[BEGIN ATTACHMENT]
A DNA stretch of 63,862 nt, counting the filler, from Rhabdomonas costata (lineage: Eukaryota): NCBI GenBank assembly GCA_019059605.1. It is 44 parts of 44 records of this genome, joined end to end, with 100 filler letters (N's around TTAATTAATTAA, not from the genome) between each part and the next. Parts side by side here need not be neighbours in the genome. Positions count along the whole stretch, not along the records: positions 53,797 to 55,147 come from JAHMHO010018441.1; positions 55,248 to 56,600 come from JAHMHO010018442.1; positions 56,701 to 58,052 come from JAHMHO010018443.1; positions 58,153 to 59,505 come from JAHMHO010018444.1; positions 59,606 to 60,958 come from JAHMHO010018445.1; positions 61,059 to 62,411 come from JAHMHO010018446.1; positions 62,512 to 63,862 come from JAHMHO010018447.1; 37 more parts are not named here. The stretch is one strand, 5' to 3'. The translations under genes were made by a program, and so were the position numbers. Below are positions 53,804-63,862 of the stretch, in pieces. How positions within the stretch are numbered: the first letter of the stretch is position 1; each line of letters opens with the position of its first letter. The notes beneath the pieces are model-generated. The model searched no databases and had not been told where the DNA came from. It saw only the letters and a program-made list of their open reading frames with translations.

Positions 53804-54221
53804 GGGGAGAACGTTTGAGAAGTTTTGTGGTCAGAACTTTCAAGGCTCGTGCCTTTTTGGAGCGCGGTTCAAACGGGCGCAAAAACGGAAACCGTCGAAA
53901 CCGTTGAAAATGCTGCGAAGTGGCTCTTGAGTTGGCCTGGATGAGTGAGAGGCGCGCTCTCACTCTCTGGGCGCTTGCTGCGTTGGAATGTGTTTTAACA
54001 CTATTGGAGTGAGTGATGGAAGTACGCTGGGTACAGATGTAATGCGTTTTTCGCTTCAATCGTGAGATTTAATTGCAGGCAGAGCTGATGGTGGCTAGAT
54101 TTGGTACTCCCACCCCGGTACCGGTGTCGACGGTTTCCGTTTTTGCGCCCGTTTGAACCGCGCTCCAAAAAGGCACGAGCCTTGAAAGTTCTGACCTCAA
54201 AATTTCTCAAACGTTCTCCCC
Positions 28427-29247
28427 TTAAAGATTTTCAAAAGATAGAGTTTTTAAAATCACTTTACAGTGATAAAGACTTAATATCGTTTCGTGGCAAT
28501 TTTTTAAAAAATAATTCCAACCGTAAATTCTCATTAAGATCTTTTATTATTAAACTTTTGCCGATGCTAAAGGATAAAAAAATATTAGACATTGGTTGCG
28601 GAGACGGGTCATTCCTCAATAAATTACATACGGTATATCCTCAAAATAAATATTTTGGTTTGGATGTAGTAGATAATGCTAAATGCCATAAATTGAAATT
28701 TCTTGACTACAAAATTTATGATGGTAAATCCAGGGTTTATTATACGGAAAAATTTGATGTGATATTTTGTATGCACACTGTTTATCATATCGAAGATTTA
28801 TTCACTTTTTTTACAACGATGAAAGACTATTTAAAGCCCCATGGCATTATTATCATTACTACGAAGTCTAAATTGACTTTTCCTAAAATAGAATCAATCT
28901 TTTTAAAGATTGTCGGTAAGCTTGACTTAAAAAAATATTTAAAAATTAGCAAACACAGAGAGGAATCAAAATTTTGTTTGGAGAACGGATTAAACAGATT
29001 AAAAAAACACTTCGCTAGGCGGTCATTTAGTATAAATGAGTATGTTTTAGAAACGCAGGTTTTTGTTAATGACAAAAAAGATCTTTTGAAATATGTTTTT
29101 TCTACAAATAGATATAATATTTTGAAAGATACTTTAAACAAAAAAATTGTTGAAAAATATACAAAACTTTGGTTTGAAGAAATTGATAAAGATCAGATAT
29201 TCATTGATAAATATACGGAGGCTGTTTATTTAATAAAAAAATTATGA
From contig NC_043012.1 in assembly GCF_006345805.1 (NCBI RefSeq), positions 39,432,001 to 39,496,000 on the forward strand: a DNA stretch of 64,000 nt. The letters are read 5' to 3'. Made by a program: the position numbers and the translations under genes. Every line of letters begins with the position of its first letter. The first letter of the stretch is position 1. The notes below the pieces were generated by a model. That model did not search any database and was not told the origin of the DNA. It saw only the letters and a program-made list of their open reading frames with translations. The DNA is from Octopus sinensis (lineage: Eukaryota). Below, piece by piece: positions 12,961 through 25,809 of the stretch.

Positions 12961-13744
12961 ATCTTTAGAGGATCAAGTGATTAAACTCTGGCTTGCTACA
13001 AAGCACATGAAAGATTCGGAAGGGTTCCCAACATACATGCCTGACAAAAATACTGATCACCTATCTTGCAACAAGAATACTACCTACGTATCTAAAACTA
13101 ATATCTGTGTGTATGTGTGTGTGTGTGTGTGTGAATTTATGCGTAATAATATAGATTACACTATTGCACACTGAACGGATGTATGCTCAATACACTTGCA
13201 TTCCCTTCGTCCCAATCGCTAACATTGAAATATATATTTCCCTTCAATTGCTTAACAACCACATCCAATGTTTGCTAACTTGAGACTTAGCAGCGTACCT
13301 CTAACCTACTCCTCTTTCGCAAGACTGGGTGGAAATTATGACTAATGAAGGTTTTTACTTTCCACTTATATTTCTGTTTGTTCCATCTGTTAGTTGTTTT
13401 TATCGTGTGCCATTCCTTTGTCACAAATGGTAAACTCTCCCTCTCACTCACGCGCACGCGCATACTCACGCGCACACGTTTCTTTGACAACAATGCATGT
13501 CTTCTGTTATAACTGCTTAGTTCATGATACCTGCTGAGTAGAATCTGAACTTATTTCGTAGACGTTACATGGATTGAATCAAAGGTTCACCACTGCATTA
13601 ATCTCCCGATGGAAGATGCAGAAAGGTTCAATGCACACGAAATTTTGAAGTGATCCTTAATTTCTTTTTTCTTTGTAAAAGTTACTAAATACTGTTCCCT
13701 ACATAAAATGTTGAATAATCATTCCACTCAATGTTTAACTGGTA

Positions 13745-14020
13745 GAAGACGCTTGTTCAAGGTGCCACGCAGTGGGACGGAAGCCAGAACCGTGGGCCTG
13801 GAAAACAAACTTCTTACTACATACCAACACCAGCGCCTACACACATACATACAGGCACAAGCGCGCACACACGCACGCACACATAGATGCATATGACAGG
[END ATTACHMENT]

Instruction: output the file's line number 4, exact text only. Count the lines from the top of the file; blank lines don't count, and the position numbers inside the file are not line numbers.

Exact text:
53901 CCGTTGAAAATGCTGCGAAGTGGCTCTTGAGTTGGCCTGGATGAGTGAGAGGCGCGCTCTCACTCTCTGGGCGCTTGCTGCGTTGGAATGTGTTTTAACA